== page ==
Architect and designer Darcy Bonner followed a similar direction when fashioning a house for a family who wanted to express their modern tastes within the traditional neighborhood. “It was as if David Adler met Le Corbusier,” explains Bonner. “The house has a timeless approach to the floor plan, but then we stripped down all the interior detail, much in the same way that Jean-Michel Frank peeled away the details of his furniture to produce a very modern interpretation of a traditional design.”

Establishing that point of view in laying out the structure was architect Erik T. Johnson, who followed a French Beaux Arts style that called for “a symmetrical approach,” he says. “There’s a clarity to it, and it’s bold, upfront and honest.”

That philosophy materialized into a formal entrance foyer, flanked by an oval dining room and a parlor, which leads into a large great room. Wings branch off on either side, one containing a family room and the other a master suite. Between the wings, landscape designers Jason Quigley and Janie Schaumburg tied the spaces together with a limestone terrace.

“We worked with the architect to bring a similar feel from the inside to the outside so you don’t have a stark contrast at the doorway,” Quigley says. The light limestone complements the Santa Barbara-style stucco façade, but there are no grand embellishments and no ornate flourishes. “The true measure of elegance is a process of reduction,” declares Johnson.

Inside, Bonner began with a rich material backdrop. “A big influence on the interiors was the work of Paul Dupré-Lafon,” he says. “I love his intense, luxurious details.” Venetian plaster lends texture to the foyer, and Bonner gave the adjoining parlor and dining room distinctive but equally luxurious looks. He highlighted the fireplaces in both spaces with custom gilded cast-glass surrounds and hammered-bronze-and-gold-leaf sconces by Hervé Van der Straeten.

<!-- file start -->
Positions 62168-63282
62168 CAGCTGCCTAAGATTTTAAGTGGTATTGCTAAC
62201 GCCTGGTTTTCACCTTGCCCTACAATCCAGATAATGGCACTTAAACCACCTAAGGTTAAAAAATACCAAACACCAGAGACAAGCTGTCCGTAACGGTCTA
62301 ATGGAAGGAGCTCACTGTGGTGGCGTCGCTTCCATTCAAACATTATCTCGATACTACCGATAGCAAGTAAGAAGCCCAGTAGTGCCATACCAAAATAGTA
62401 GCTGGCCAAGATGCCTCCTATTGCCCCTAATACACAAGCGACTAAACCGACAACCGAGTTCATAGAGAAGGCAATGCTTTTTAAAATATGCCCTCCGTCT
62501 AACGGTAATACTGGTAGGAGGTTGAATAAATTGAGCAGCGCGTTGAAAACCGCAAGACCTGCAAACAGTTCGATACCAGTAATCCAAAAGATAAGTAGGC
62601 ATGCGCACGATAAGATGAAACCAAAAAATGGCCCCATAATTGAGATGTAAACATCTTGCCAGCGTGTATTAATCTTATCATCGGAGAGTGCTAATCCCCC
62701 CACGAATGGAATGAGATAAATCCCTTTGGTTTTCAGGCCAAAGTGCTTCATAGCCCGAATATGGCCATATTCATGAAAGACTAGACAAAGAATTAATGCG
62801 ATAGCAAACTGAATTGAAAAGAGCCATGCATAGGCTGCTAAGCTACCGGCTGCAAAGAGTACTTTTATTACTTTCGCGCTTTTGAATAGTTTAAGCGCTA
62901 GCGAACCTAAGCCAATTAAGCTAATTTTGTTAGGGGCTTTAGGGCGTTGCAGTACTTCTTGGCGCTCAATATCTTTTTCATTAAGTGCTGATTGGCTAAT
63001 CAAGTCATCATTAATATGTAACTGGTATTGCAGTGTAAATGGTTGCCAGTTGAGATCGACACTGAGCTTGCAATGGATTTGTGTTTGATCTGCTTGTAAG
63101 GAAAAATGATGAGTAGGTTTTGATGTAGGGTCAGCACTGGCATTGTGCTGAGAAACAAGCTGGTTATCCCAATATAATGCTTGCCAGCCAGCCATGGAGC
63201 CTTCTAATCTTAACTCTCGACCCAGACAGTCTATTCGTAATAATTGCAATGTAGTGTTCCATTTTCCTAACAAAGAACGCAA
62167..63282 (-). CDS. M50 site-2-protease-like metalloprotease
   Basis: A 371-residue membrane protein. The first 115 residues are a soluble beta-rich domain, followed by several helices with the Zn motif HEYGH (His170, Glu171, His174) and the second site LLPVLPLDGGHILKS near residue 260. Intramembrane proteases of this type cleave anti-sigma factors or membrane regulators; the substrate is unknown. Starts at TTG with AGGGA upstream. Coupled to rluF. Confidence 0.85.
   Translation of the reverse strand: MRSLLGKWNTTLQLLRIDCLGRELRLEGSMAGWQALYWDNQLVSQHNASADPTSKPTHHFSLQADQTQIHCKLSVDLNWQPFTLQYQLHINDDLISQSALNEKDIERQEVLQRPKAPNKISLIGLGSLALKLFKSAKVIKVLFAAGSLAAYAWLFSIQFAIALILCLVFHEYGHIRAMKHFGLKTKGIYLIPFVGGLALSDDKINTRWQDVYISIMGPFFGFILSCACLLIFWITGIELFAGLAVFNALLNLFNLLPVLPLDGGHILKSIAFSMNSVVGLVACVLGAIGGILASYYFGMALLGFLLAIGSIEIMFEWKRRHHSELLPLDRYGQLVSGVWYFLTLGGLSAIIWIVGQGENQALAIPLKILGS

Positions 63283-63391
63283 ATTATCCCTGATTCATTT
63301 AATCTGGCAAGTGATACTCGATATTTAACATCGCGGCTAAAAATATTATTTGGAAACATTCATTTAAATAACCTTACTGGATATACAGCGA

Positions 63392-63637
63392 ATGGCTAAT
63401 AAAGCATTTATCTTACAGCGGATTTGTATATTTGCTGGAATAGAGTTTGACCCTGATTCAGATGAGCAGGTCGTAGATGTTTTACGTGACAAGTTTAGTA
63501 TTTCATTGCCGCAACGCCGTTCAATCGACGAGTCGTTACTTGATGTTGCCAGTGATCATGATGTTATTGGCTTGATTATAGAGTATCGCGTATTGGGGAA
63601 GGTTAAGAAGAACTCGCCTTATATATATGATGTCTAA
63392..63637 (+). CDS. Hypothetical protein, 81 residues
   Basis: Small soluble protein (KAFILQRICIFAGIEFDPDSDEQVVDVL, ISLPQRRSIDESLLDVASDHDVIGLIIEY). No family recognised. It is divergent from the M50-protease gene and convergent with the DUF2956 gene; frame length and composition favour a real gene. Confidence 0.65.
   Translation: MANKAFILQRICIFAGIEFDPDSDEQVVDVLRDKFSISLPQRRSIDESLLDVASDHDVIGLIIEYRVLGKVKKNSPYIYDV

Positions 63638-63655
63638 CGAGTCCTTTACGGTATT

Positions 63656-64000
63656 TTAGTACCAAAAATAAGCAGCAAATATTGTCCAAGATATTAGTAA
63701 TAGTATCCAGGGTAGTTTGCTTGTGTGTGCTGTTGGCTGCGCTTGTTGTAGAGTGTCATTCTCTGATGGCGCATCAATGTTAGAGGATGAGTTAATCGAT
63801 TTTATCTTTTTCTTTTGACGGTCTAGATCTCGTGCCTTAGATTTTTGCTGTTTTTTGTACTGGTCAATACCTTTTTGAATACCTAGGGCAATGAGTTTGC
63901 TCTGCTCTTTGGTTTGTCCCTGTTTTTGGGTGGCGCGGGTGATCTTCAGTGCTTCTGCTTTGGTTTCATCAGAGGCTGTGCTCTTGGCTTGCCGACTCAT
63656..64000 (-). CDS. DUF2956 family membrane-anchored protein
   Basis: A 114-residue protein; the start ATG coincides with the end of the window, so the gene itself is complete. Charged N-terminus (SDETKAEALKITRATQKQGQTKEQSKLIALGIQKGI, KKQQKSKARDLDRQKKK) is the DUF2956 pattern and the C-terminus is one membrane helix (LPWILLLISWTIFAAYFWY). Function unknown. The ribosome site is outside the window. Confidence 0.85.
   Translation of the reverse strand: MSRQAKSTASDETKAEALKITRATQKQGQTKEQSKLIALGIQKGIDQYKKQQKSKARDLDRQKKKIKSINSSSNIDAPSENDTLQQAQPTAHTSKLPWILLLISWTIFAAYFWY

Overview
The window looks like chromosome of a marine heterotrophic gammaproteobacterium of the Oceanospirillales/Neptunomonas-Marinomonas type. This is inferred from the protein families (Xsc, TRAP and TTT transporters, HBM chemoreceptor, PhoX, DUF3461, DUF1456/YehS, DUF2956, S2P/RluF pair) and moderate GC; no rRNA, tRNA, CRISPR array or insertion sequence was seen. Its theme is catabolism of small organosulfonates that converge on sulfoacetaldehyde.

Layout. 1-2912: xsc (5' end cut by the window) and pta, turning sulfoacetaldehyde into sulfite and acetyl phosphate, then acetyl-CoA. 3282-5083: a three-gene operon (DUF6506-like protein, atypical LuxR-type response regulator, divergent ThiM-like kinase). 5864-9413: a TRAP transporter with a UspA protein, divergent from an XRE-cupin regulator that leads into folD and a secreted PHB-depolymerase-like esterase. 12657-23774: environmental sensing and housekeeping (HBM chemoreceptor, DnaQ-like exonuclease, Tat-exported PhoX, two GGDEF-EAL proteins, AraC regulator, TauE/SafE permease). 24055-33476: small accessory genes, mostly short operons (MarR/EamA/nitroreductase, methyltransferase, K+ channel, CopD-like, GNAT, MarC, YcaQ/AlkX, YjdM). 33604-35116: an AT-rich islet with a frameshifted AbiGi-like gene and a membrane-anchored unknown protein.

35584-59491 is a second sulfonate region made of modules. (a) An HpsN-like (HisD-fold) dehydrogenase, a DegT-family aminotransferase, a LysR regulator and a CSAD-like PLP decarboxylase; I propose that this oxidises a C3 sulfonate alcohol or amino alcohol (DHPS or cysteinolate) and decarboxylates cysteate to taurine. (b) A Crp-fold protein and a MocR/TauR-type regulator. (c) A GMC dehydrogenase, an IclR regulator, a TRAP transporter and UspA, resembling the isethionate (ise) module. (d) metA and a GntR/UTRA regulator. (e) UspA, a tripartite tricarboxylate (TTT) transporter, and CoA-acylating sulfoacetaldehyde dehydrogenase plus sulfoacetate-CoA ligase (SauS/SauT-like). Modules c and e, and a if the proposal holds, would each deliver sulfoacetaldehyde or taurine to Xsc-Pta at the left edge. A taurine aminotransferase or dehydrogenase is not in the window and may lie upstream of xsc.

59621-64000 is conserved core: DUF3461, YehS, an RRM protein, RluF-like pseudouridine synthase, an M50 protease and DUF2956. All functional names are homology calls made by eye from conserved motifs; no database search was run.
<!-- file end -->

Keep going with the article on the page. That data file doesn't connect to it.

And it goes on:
In the parlor, upholstered leather walls pay tribute to Frank, and pieces from Bonner’s extensive line of handcrafted furnishings, Mattaliano, also recall 1930s elegance. In the dining room, a custom ebony Mattaliano table stands beneath a sculptural light fixture, also by Van der Straeten. “It is solid cast bronze and almost looks like a woman’s bracelet dangling from the ceiling,” says Bonner.

For the great room, Bonner brought in several custom pieces to lend contemporary counterpoints. He then sheathed walls in chocolate- hued wenge and topped a travertine fireplace mantel with patinated bronze panels. “They give a warm, elegant finish to the space in a modern way,” says the designer, who divided the capacious room into distinct seating areas.

Two lounge chairs covered with Jasper leather pull up to a fireplace, while a Crillon sofa and custom tête-à-tête accented with bronze details anchor the seating areas on either side of the room. At the room’s center, a kidney-shaped Mattaliano sofa with a Great Plains fabric faces a custom stainless-steel coffee table. “The clients preferred to be a little edgy with the furniture,” says Bonner.

The textures become softer in the master bedroom, where bronze strips frame linen-upholstered walls and the millwork transitions to English oak. “This was not a house where you could just order moldings out of a catalog,” says general contractor Donald F. Zordani Jr. “This was very custom, and there wasn’t a lot of room for error.” A custom bed made from Macassar ebony stands between wenge-and-vellum Capucci nightstands, and Bonner chose a Rogers & Goffigon linen fabric to envelope the room. “I wanted to create a luxurious cocoon with interesting details that tie into the rest of the house,” he says.

Although there are many references to ’30s French design, Bonner keeps the house from feeling like a time capsule by introducing “the few pieces that are completely contemporary,” he explains. “There’s a little punch of modernity that represents the 21st century.” By working off the classical architecture with restrained detailing, original furnishings and a sophisticated palette, Bonner created a look that transcends periods. “It’s timeless,” he says. “And that’s what makes this house work.”

—Caren Kurlander